Tragically, I suspect that this also seems obvious to the Democratic Party. And I suspect their stated desire to emphasize tolerance over “love thy neighbor” is an intentional effort to destroy western civilization. I hope I’m wrong. But I’m becoming more and more certain that I’m right. Because if I was trying to destroy western civilization, that is what I would do.

Teach people to hate their history and hate themselves. Then they will naturally hate their neighbor, despite their efforts to tolerate him, and society will tear itself apart. You won’t have to destroy it from the outside — they’ll do it themselves on your behalf. And they’ll feel virtuous in the process.

Sympathy is often destructive. Empathy is always beautiful.

That’s not right or wrong — that’s just the way it is.

Jesus taught us to love our neighbor. He did not tell us to tolerate our neighbor. Empathy exaggerates what we have in common. Tolerance exaggerates our differences. Those who preach tolerance are exaggerating the divisions in our society to the point that we will no longer be able to live together. Regardless of their intentions, those who preach tolerance are sowing conflict. Conflict which cannot be resolved.

Which would normally be very upsetting to me. Except that this year’s batch of gingerbread is unusually good. Perhaps I’ll have just one more cookie. That giraffe with the broken leg — no one will notice.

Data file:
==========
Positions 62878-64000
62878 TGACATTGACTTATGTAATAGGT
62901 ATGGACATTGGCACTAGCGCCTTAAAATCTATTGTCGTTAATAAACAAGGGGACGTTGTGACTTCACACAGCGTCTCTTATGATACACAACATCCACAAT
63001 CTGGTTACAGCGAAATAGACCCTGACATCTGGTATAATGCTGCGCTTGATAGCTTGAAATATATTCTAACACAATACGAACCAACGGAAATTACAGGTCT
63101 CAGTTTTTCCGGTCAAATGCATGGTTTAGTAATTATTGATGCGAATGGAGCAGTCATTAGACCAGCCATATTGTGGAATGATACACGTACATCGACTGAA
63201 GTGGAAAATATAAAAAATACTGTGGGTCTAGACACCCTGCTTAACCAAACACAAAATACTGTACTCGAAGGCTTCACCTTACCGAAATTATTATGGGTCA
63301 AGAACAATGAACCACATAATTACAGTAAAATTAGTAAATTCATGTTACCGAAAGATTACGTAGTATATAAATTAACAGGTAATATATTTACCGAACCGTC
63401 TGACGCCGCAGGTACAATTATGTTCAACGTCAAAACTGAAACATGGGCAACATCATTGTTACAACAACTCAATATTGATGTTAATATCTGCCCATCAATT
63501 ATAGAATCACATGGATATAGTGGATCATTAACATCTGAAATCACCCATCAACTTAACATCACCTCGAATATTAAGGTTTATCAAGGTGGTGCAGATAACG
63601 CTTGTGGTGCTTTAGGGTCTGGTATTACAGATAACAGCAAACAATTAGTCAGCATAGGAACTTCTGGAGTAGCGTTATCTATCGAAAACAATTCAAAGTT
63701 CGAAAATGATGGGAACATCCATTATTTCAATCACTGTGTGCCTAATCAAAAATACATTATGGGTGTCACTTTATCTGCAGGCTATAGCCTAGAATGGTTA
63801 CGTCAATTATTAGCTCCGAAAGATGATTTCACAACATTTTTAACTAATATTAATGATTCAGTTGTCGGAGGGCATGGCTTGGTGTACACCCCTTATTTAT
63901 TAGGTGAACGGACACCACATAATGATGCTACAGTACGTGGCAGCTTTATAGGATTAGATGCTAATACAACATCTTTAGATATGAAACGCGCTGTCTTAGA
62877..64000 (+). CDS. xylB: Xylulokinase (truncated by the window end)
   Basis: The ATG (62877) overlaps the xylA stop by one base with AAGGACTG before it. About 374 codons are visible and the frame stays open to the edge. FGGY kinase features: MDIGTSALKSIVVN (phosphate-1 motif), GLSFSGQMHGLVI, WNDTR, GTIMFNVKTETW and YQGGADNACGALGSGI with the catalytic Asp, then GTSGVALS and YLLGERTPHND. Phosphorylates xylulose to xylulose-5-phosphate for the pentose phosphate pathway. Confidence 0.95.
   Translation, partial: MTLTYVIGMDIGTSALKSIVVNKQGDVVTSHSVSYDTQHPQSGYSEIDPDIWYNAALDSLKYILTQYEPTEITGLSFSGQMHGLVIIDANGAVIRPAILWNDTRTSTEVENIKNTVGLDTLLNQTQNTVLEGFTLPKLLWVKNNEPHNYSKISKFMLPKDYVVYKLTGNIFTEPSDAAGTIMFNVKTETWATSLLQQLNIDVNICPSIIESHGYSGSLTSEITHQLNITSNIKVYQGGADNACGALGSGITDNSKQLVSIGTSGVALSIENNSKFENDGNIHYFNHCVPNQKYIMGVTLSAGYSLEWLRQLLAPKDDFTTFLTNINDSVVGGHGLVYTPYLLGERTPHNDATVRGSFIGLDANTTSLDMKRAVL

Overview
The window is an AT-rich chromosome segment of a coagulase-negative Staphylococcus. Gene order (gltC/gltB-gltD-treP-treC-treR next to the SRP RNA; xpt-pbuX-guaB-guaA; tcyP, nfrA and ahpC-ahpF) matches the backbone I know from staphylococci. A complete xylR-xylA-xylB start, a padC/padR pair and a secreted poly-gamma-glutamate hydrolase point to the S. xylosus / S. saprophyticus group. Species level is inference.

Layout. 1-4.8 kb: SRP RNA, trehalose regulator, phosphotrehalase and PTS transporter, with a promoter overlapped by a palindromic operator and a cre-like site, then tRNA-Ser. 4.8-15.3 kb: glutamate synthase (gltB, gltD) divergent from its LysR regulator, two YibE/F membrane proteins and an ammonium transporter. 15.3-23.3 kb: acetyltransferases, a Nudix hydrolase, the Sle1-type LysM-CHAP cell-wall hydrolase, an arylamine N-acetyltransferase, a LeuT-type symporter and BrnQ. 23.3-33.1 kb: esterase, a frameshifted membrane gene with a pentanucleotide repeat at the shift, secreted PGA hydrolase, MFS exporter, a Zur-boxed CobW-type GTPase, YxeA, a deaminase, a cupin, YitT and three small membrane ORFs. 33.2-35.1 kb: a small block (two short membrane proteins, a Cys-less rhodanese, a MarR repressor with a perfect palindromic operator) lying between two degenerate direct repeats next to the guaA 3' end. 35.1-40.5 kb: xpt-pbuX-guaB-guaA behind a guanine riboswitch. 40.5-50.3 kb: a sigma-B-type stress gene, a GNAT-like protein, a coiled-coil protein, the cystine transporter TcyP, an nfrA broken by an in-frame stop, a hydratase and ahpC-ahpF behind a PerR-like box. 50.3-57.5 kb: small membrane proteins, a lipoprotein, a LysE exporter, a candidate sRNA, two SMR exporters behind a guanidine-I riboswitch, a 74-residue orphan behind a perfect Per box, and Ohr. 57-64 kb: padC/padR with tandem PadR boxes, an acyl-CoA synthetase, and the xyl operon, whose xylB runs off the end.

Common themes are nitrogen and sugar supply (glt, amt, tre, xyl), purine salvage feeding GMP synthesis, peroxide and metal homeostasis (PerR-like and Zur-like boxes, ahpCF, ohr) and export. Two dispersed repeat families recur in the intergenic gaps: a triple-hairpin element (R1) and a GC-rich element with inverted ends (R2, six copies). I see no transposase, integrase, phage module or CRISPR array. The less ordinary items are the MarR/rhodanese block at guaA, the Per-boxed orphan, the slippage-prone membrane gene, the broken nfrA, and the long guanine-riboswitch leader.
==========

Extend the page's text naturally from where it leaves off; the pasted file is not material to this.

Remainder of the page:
I’m so, so thankful for my daughters.

All four of them. Even if one of them looks a bit different. We don’t care. We love her, and she loves us. And that’s good enough for us. We don’t need a government program to teach us to tolerate one another. We’re way past that already.

And the left fears such things.

Because such things destroy Critical Race Theory and other forms of tolerance that directly challenge “love thy neighbor.” If neighbors love each other, they have no use for tolerance.

And no use for progressives.

And that just won’t do. So they start teaching about divisions and tolerance in kindergarten. And they hope that kids like Linda and Lisa don’t eventually recognize that even though they have different problems, that our problems are really very similar, and that we have a lot more in common than we might think at first. Thinking like that is toxic to the left.

Imagine being a member of a political movement for which empathy is destructive.

That would give its supporters pause, I would think. Surely that creates some inner conflict for them, right?

Perhaps.

But even after exploring the importance of empathy, I find it difficult to empathize with their inner conflict, for some reason.

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  1. cdor Member
    cdor
    @cdor

    Beautiful, Doc. It is very difficult to feel empathy for someone that returns nothing but hate and destruction. Somehow we have to find the other side.